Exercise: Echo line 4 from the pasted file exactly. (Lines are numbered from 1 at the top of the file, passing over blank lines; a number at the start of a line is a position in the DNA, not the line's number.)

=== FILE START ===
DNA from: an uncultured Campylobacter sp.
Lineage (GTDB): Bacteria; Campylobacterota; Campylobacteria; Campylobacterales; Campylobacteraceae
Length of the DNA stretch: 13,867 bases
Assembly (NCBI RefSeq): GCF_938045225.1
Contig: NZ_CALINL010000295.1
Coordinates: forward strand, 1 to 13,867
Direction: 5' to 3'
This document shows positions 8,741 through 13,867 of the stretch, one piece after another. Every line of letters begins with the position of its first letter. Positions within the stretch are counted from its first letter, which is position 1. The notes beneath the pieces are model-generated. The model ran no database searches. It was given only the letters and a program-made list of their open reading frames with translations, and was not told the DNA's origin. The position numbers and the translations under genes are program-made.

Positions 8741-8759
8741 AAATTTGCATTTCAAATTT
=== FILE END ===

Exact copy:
Assembly (NCBI RefSeq): GCF_938045225.1